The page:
CD Reviews

This week we review the unofficial soundtrack to this year's Australia's French Film Festival, and the latest albums from Jody Lloyd, Boh Runga, Peter, Bjorn and John, and The Bads.

> Various. So Frenchy So Chic 2009. Cartell Music.
4 stars (out of 5)

Another smorgasbord of cinema sounds courtesy of the Alliance Francaise, whose series of unofficial soundtracks to Australia's French Film Festival continues to lift the profile of French music down under.

Underpinned by charm and chic (and cheek), the mix features the latest in French pop and indie, with a smattering of old-school sleaze (a la Gainsbourg), chanson, kitschy '60s rock, folk and a touch of techno.

Buffs will enjoy the diversity of the two-disc set, while faux-sophisticates will delight in airing it at dinner parties. Either way, serve with wine.

Single download: L'ideal
For those who like: St Germain, Camille, Soha, French film

- Paul Mooney


> Jody Lloyd. Loops of Love. She'll be Right Records.
4 stars (out of 5)

Now based in Melbourne, former Christchurch resident Jody Lloyd continues his prolific output with Loops of Love, which, as indicated by its title, is a collection of beats craftily woven with staccato lyricism, bluesy guitar lines, electronic dabblings and a spoonful of soul and funk.

Lloyd has been doing this sort of thing for two decades now and his ear for a good tune and knack for adding just the right amount of homespun grit remain undiminished.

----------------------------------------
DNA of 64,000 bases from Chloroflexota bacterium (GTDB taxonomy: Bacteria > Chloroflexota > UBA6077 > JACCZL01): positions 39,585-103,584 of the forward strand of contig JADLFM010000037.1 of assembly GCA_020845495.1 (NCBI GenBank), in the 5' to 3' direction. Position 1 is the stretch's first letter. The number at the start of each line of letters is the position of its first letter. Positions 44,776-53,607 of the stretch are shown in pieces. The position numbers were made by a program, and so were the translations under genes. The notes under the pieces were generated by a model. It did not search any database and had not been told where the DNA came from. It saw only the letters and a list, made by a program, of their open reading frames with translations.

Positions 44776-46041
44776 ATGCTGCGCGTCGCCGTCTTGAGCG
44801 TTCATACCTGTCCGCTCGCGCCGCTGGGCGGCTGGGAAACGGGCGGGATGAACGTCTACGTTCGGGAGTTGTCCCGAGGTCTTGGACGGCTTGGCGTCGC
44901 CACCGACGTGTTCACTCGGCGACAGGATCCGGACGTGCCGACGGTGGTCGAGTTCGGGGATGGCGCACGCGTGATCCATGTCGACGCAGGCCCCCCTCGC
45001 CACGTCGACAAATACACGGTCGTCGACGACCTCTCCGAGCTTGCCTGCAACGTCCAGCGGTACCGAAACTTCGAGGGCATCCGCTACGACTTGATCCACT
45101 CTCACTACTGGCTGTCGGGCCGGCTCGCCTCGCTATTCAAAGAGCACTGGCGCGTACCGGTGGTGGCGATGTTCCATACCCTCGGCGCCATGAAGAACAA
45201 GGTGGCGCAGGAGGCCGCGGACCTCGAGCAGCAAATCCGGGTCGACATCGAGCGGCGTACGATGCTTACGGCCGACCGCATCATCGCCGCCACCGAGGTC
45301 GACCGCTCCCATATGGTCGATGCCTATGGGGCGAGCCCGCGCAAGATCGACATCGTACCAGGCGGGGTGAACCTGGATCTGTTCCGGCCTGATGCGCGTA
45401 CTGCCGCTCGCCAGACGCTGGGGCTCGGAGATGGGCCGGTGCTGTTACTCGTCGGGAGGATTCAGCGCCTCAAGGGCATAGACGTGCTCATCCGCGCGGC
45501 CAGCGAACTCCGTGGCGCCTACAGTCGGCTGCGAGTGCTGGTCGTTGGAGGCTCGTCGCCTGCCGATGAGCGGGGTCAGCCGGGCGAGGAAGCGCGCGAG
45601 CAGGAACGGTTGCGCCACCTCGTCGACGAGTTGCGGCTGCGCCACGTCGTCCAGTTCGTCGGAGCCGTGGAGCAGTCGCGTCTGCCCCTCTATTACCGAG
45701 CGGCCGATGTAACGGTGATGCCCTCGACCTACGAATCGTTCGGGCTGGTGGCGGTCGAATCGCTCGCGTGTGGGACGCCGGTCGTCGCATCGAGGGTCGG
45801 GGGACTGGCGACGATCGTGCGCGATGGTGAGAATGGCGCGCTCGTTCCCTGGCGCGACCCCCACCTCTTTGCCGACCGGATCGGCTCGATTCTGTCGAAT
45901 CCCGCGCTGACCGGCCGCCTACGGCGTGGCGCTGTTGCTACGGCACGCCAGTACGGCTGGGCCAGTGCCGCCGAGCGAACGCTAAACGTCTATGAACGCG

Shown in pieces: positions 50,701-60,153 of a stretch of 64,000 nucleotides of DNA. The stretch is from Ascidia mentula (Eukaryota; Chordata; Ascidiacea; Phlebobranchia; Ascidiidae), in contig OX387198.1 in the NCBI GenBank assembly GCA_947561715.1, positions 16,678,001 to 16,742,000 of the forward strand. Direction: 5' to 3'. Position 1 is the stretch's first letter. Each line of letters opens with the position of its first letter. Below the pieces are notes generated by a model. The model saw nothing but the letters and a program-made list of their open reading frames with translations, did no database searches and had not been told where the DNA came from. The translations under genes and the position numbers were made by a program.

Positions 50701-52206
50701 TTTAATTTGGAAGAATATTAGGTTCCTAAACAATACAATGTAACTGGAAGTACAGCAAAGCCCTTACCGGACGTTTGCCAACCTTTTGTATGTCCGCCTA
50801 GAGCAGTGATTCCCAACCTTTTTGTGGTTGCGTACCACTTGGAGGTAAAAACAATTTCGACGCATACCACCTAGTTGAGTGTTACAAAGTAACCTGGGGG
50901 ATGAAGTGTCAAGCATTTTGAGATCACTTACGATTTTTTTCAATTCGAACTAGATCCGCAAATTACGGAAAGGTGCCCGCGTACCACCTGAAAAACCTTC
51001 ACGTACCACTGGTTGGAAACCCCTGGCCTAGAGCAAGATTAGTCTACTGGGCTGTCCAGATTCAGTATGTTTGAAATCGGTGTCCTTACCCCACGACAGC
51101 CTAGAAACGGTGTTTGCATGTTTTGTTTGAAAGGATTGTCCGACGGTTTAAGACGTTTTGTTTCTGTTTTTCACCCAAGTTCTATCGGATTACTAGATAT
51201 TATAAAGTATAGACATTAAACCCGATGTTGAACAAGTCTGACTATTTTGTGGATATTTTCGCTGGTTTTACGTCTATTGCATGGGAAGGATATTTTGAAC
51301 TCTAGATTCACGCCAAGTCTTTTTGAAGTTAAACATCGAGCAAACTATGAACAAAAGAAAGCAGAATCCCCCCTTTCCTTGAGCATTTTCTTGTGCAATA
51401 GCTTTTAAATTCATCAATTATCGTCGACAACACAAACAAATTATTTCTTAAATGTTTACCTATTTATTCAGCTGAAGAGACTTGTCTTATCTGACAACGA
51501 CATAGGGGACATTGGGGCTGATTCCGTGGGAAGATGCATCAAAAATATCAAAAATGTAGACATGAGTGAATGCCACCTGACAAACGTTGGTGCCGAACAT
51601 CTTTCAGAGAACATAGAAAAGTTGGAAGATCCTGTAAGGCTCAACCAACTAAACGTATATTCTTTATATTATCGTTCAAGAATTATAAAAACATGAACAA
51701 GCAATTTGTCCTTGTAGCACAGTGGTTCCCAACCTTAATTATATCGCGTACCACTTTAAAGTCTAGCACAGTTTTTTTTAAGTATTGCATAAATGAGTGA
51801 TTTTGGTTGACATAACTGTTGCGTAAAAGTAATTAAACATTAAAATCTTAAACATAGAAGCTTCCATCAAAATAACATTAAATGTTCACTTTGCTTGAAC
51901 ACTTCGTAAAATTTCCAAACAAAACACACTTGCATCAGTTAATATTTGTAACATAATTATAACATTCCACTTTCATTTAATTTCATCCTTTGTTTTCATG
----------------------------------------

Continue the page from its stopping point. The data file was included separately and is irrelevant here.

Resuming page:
Inspired, inventive yet unassuming, this is hip-hop the way it should be.

Single download: Move Your Hips
For those who like: Beck, De La Soul, DJ Shadow

- Shane Gilchrist


> Boh Runga. Right Here. Universal.
2 stars (out of 5)

There is an Eastern belief system (I can't remember which one) that points to a state of consciousness in which a person can't recall what they did five, 10 or even 30 minutes beforehand, an automated existence that is without merit.

What's this got to do with Los Angeles-based Kiwi singer Boh Runga's debut solo album? Well, here's a challenge: play Right Here from start to end then try to recall any of the 11 tracks in detail.

Runga co-wrote most of the tracks with professional songwriters then spent six months in the studio with producer Marshall Altman and a group of session musicians. The result? An album devoid of originality.

Single download: Evelyn
For those who like: FM radio prime-time fodder

- Shane Gilchrist


> Peter, Bjorn And John. Living Thing. V2 Music.
3 stars (out of 5)

Peter, Bjorn and John's fifth album is a bit of a handful.

The Swedish trio veers from the sublime electro-pop of It Don't Move Me, Nothing To Worry About and Lay It Down to the stilted, underdeveloped art-rock of I'm Losing My Mind and I Want You! with the awkward gait of a band that can't decide its direction.

Hand-claps, bongos and clattering sounds abound on 12 tracks that largely lack lyrical coherence but intrigue with their unpredictable nature.

The deluxe edition features a second CD - the band's classy 2008 instrumental album, Seaside Rock.

Single download: Nothing To Worry About
For those who like: Lykke Li, '80s electro-pop

- Jeff Harford


> The Bads. So Alive. Mana Music.
3 stars (out of 5)

Dianne Swann, formerly of When The Cat's Away, and Brett Adams, guitarist with '80s outfit The Mockers and, more recently, Tim Finn, have teamed up again for a second album under The Bads moniker.

With rhythms largely dominated by the pulse of acoustic guitars, So Alive is a solid collection of mid-tempo, country-tinged pop songs.

"Pack your demons," Swann sings on a track towards the end of the album. Despite the reference, this Kiwi outfit unleashes no monsters, which is a pity.

Shackled by too many songwriting conventions (verse, chorus, bridge . . .), So Alive is a tad light on ambition.

Single download: Gracious
For those who like: Anika Moa's recent country-swing musings

- Shane Gilchrist

 

 

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